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Tours of the House



For summer 2021, Fairfield House will not be open for tours due to conditions in response to Covid-19.

During summers before Covid-19, guided tours of Fairfield House were offered Wednesday to Sunday from Canada Day to Labour Day. The house was open from 11 am to 4:30 pm, with interpreters ready to greet visitors as they arrived. A tour for a group or a tour outside the summer schedule were scheduled by contacting the FHHA.

A Tour Sampler

This "Tour Sampler" follows the guided walk through the house from the cellar to the attic durin which visitors are introduced both the architecture of the house and the history of the family. A tour of Fairfield House is an opportunity to gain a richer understanding of the cultural, technological, and economic changes that happened to the family and the area from settlement in 1784 to the close of the 1800s.


A Tour Sampler

The House:

View of Fairfield House, circa 1990.

View of Fairfield House, circa 1990.
The Cellar

The cellar extends the full length and width of the house. It was dug out of the limestone bedrock native to the area. The limestone was pried loose layer by layer by hand, and was used for the foundation walls, the fireplaces and chimneys, and as the source material for the lime needed to make mortar and plaster.

Hand-hewn oak beams bear the ax marks of the workmen of the 1790s. These beams carry the floor boards of the rooms above. These also have tool marks that help date their history.

View of southeast corner of Fairfield House cellar, cut full height into the limestone of the site.

View of southeast corner of Fairfield House cellar, cut full height into the limestone of the site..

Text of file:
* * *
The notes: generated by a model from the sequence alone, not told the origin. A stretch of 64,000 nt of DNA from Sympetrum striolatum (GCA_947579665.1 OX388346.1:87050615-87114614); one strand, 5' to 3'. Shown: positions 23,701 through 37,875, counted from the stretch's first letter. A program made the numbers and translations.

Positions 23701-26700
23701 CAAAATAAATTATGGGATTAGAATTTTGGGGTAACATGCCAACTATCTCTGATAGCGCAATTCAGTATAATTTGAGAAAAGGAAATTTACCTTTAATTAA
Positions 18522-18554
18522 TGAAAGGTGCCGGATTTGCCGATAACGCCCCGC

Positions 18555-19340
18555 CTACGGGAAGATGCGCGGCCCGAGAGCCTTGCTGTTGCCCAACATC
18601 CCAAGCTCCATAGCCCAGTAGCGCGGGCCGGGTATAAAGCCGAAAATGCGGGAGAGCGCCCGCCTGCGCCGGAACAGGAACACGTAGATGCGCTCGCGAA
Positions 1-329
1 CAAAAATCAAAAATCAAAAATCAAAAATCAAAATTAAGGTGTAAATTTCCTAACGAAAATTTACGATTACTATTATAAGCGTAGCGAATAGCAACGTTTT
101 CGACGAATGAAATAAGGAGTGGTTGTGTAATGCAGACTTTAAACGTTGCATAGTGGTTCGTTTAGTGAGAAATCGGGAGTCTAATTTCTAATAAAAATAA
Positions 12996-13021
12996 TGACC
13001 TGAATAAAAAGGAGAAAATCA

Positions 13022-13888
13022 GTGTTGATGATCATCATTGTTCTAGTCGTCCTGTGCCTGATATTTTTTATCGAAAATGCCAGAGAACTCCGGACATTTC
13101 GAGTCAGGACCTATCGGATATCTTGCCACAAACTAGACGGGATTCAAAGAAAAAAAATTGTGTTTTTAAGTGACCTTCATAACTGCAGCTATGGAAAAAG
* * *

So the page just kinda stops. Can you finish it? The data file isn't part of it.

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The Front Hall

You are exploring a house that is being preserved as a significant artifact. Original materials and building techniques have been left as found. The rooms have not been refurnished.

The furniture and artifacts in Fairfield House belonged to the Fairfield family and were in the house when the Fairfields donated their property to the Province in 1959. The writing desk with bookcase was owned by Stephen Fairfield, the second generation owner of the Fairfield homestead.

Fairfield House follows a central hall plan. This building layout focuses on symmetry, for both the exterior and interior of the house, balanced on the central hall. This layout is continued on the second floor and into the attic as well. On the first floor, the hall has entrances to the parlour, tavern, dining room, and kitchen.

The pine floorboards were painted in a distinct pattern of red, yellow, and black. These are now protected by a painted replica.

Just inside Fairfield House front door in the center hall that leads to the stairs and to the kitchen wing.

Just inside Fairfield House front door in the center hall that leads to the stairs and to the kitchen wing.